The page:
Fall 2016 Undergraduate Flyer


FALL 2016



ENG. 2200: Introduction to English Studies (74869)

MR 9:05 – 10:30 AM

Dr. Kathleen Lubey

This course will acquaint students with what it means to read and to write as an English major. It will be our concern throughout the semester to read representative texts from major genres of literatures in English and to develop adeptness at seeing how texts create meaning through both formal and thematic means. The other major focus of the course will be to express these insights in writing. Through regular critical writing assignments, we will develop the skills that are central to literary analysis: locating textual evidence of your claims, quoting exemplary passages, “close reading” quotations, and utilizing conceptual literary terminology—the special tools, in other words, of our discipline. We also will become familiar with major resources for research in our discipline. Evaluation will be based on several papers, a mid-term, a final, and class participation, which will involve class discussion, small group work, and peer review of classmates’ writing.


ENG. 2200: Introduction to English Studies (74866)

TF 10:40 – 12:05 PM
Dr. Dohra Ahmad

The aim of this course is to teach you the skills that you will need to succeed as an English major. We will read a small number of texts of various genres and historical periods at a fairly slow pace, collectively generating critical analyses and essay topics. Grading will be based almost exclusively on class participation, so it is imperative that you attend class punctually and regularly. Some of the skills to be covered include identifying genres and literary techniques, analyzing quotes, developing a thesis, drafting and revising essays, and conducting supplementary research.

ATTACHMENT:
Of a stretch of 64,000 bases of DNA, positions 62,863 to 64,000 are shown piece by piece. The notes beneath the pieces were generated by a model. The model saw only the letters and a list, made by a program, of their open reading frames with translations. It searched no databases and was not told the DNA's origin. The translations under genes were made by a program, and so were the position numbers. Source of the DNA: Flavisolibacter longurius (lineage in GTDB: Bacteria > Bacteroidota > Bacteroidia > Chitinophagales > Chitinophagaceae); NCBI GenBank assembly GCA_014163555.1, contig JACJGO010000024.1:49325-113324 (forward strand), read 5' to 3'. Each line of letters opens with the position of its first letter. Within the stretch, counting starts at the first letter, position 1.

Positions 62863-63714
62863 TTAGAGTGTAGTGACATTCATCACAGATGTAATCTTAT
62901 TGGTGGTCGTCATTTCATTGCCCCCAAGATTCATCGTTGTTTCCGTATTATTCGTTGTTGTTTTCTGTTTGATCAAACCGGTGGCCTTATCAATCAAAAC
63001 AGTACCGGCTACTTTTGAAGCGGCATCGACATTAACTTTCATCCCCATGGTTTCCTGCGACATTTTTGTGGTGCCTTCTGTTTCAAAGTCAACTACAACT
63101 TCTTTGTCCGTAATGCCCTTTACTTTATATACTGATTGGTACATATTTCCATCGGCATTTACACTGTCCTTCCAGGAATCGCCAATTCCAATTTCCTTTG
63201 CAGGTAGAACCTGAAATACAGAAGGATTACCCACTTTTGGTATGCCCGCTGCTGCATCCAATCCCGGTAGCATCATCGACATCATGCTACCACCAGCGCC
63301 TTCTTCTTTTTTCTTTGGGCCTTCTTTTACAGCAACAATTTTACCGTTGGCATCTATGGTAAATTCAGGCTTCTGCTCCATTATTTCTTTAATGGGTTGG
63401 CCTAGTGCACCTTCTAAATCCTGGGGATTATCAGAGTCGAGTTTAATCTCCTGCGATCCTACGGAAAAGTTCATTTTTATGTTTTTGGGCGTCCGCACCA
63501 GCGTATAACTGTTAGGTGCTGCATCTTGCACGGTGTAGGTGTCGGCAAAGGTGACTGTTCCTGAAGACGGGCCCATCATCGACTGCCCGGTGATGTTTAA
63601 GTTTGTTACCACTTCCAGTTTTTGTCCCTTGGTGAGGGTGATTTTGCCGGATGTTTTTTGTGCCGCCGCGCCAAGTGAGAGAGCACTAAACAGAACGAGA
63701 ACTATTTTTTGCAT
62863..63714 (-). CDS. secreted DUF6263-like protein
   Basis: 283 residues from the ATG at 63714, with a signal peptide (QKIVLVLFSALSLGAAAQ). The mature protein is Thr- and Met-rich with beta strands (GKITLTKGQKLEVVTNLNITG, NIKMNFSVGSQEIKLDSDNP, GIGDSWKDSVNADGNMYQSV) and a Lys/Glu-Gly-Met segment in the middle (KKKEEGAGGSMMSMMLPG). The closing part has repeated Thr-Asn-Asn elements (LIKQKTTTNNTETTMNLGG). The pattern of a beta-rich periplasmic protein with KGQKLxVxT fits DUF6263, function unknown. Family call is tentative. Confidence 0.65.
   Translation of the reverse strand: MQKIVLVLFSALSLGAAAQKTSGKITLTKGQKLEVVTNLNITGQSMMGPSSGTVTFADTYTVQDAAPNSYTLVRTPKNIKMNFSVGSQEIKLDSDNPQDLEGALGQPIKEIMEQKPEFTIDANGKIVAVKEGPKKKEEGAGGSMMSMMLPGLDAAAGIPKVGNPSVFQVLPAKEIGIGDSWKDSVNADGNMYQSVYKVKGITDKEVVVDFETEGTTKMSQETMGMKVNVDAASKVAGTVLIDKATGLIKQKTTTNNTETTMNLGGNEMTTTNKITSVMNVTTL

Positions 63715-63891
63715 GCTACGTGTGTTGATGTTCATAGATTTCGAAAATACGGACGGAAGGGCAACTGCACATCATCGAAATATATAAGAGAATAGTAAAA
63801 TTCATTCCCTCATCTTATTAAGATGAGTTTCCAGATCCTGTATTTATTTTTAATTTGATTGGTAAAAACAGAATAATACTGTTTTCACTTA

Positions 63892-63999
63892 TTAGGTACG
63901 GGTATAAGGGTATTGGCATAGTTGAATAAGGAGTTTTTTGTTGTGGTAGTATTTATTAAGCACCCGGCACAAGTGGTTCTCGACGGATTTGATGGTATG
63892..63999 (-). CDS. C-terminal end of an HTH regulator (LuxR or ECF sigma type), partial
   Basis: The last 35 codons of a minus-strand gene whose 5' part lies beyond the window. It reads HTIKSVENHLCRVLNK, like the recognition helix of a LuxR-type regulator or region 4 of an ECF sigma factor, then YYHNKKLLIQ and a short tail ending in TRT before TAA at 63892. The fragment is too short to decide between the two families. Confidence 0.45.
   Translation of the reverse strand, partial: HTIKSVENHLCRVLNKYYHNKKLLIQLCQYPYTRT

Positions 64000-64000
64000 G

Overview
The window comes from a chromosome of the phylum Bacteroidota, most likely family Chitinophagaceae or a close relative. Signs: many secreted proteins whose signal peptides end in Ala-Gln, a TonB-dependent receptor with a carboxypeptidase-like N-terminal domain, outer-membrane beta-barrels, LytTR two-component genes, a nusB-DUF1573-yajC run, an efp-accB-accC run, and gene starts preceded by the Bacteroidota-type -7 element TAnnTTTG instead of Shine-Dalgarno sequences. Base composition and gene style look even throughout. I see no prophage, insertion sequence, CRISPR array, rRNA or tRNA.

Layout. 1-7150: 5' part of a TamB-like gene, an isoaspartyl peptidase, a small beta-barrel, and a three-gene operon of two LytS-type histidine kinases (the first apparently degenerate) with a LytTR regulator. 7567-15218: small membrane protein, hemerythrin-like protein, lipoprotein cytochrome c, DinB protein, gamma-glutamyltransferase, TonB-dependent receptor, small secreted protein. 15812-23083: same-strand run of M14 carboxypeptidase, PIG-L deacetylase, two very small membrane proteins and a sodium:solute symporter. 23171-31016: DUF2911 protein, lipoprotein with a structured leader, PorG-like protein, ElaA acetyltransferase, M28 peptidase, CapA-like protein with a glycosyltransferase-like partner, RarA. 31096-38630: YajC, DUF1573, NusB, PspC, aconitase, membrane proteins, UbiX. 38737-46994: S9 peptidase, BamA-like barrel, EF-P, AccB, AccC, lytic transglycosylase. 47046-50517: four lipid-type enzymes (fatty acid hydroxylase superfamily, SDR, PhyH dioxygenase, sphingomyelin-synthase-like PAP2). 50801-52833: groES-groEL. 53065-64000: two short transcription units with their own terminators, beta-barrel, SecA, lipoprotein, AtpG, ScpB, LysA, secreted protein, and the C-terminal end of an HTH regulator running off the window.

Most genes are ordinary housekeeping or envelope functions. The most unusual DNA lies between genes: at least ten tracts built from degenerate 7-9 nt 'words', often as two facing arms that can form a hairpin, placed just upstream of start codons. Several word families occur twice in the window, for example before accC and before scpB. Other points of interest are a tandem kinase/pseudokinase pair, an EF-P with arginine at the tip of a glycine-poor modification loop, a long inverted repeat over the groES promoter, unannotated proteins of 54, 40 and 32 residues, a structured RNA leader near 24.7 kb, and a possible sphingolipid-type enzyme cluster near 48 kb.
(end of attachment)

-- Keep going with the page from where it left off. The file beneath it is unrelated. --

ENG. 2300: Introduction to Literary Criticism and Theory (72972)

TF 1:50 – 3:15 PM

Dr. Scott Combs

This course introduces students to major works of critical theory. We will read exemplary essays from different theoretical paradigms, including psychoanalysis, semiotics, structuralism, post-structuralism, feminism, postmodernism, and postcolonialism. What is different about this iteration of the course is its occasional emphasis on film and film theory. Our goal throughout will not be to “apply” the theory we read to objects, but rather to see theoretical work in practice, and to appreciate the persistence of certain ideas and problems. We will take as an object for reflection both film and literature. To that end, this version of English 2300 will be useful if you are interested in taking further classes in film and media studies. We will be watching a few clips and select films in class


ENG. 2300: Introduction to Literary Criticism and Theory (74871)
MR 3:25 – 4:50 PM

Dr. Elda Tsou
This course is an undergraduate introduction to the major thinkers in literary or critical theory. Our texts will draw from a range of disciplines: among them, literary criticism, linguistics, philosophy, history and sociology. We will be paying special attention to how these thinkers question and challenge the conventional thinking of their day, however varied their specific objects of study may be. Since theory has a bad albeit warranted reputation for being difficult, obscure, and intimidating, our goal will be to understand the central ideas and key concepts of theory so that they may help us think more critically in our everyday lives.


ENG. 3130: Elizabethan Shakespeare: Shakespeare and Politics (74864)
MR 10:40 – 12:05 PM
Dr. Steven Mentz